The residual group--all items excluding food, shelter, and energy, referred to by some analysts as the underlying rate of inflation--exhibits more classical price behavior than the other groups. The maximum rate occurred at the peak of the business cycle and the rate of increase decelerated smoothly until turning slightly upward shortly after the trough of the recession. As of September 1984, however, the rate was still below that of the trough of the recession.

Producer prices. The Producer Price Index (PPI) is structured by stages of processing: crude materials, intermediate materials, and finished goods. In July 1981, at the peak of the business cycle, prices for crude materials were still rising at double-digit levels, while those for intermediate materials and finished goods had just decelerated from these levels. Sixteen months later, at the trough of the cycle, prices for crude materials were declining while prices for intermediate materials and for finished goods were advancing at less than the prerecession rate. Twenty-two months into the expansion, crude material and intermediate material prices are now declining slightly (down 0.5 percent and 1.9 percent, respectively) and finished goods prices are stable. Preceding recessions

1948-49 recession. The first post-World War II recession followed a period of rapid expansion and inflation. In November 1947, the CPI was increasing at a 12.4-percent annual rate, but 12 months later, in November 1948, the prerecession peak, the CPI was declining at a 4.3-percent annual rate. But the abatement of the boom did not bring with it an accelerating decline in prices. At the trough, prices were declining, but at a slower rate than 11 months earlier. The recovery from this mild recession was dominated by military developments. After the outbreak of the Korean conflict in June 1950 and a return to a defense economy, output rose sharply and inflationary pressures were evident. Consumer price increases lagged behind raw material prices, but by late 1950 they too were increasing at double-digit rates. In January 1951, price and wage controls were imposed. The CPI included many items for which controls were lacking, or were only partial, and while prices moderated, all major components continued to advance. The largest increases were in the service sector, reflecting increased charges for rents and medical and transportation services.

1953-54 recession. The contraction after July 1953 was largely in the nature of an inventory adjustment. Producer prices peaked with the sharp increase in crude material prices triggered by the Korean conflict and had either declined or remained unchanged until 1955. Consumer price advances had also been moderate, even after price and wage controls had been lifted. At the prerecession peak in July 1953, the CPI was advancing at an annual rate of only 1.5 percent. Ten months later, at the trough of the recession, consumer prices were declining slightly, largely because of a drop in food prices. Increases in prices for nonfood commodities, reflecting the adjustment to decontrol, advanced more than those for services at both peak and trough periods. Twenty-two months into the recovery, prices were rising slightly. However, by April 1956, after 23 months of recovery and almost a year after the first sharp increase in producer prices, the CPI accelerated. Advances in food prices, resulting from a decline in meat supplies, and in prices for services were primarily responsible.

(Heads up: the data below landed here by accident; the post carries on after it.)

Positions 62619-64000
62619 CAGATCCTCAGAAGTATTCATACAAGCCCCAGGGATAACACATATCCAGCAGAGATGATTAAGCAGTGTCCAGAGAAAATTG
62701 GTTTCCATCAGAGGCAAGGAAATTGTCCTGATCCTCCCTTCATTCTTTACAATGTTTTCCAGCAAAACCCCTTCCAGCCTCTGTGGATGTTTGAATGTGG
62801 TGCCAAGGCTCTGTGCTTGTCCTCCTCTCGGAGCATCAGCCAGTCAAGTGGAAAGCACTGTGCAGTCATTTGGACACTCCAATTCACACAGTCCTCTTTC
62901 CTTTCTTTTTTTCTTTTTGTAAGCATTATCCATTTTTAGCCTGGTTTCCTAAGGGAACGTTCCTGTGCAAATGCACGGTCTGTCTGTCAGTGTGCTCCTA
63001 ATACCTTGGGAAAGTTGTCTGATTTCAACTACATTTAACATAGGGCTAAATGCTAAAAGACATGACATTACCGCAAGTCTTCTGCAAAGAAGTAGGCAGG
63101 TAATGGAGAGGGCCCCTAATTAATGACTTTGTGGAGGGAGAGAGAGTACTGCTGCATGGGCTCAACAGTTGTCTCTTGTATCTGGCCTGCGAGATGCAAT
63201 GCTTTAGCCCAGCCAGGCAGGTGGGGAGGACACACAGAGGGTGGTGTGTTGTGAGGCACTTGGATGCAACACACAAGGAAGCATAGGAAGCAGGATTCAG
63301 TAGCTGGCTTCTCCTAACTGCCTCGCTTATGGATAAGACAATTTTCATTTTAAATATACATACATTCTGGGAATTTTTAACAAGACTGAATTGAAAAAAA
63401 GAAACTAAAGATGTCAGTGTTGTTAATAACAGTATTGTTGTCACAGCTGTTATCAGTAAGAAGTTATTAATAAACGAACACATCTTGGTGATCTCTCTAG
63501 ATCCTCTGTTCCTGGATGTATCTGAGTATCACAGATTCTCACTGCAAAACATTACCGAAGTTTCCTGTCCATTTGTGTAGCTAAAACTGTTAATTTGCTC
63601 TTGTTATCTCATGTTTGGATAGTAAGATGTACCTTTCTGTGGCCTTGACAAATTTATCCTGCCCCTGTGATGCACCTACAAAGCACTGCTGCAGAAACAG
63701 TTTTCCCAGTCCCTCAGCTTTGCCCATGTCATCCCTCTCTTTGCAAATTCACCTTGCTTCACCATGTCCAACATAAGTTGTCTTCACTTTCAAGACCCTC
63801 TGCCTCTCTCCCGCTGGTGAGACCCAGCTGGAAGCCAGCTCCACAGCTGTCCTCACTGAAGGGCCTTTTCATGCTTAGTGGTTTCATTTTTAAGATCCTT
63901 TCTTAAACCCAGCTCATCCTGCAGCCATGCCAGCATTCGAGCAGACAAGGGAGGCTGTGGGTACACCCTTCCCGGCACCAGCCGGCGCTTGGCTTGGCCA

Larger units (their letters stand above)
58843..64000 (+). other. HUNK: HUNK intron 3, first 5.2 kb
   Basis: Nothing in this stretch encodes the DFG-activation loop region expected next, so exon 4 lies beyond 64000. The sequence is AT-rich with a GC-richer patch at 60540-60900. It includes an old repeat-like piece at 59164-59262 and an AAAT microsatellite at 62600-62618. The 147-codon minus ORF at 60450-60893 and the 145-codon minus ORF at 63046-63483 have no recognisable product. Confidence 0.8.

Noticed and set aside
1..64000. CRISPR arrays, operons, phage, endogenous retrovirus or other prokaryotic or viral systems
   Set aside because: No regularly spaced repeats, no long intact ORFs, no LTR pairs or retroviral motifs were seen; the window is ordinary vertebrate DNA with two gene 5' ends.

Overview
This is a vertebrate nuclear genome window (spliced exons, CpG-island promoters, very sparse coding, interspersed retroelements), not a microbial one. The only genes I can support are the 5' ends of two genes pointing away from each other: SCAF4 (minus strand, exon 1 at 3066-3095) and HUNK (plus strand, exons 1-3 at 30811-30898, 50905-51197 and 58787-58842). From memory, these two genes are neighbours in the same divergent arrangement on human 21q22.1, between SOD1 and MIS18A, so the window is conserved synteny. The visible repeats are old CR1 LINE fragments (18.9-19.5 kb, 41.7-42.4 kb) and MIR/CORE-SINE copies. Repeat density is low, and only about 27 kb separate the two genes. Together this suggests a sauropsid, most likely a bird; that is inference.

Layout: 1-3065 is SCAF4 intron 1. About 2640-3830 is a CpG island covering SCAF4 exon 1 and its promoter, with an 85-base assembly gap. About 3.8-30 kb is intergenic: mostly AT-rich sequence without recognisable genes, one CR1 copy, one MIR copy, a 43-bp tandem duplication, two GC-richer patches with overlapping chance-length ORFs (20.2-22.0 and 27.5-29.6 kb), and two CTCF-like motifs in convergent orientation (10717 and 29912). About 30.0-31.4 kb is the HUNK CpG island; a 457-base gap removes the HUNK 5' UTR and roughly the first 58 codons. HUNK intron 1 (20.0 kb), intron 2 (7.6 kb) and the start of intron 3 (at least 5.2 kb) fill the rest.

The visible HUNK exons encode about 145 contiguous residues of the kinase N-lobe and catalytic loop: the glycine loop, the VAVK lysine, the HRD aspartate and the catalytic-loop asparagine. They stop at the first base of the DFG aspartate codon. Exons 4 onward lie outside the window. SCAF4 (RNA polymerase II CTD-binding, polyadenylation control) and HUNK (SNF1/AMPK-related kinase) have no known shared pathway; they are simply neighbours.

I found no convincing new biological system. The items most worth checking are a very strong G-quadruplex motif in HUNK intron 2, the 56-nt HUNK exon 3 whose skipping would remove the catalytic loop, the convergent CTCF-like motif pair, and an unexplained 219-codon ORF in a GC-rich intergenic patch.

1957-58 recession. A 4-percent of increase in the CPI was recorded for both the prerecession peak and trough periods of the third postwar recession. Double-digit increases in food prices, due to supply shortages resulting from lower marketings of livestock and unfavorable weather conditions, were the principal reasons for the relatively large advances for these periods and the lack of a slowdown in the overall CPI during the recession. At a point 22 months past the trough, however, consumer prices were increasing only slightly, as food prices finally began to slow substantially. Prices in the service sector were increasing at a significantly faster rate than those for commodities which were, on average, unchanged. Despite an advance in food prices, this was still the situation in April 1960, 24 months after the trough of the 1957-58 recession as well as the 1960-61 prerecession peak. Producer prices remained relatively stable from early 1958 through the business cycle peak of the following recession. Thirth-four months after the 1957-58 recession through, we were at the trough of the 1960-61 recession.

1960-61 recession. At the cyclical peak before the 1960-61 recession, the all-items CPI was increasing at an annual rate of 2.3 percent. Food prices were rising at an annual rate 6.1 percent. Prices for commodities other than food were declining, while service prices were rising at a 4-percent rate. By the trough of the recession (February 1961), consumer prices were increasing at an annual rate of less than 1 percent. All major components of the CPI had slowed substantially by the end of the recession. The ensuing recovery from this recession, the longest to date of the postwar period, was marked by generally stable prices through 1965, with only minor aberrations. Sharp increases in beef and gasoline prices in September 1962 were largely responsible for the seemingly high rate 22 months after the trough. These increases were temporary, as both beef and gasoline prices declined in the succeeding 12 months to a level lower than that before the advance. Other than food, prices for commodities rose less than 1 percent annually from 1960 through 1965, while the service index was registering increases in the 2-percent range. Prices at the producer level were uniformly well-behaved until early 1965.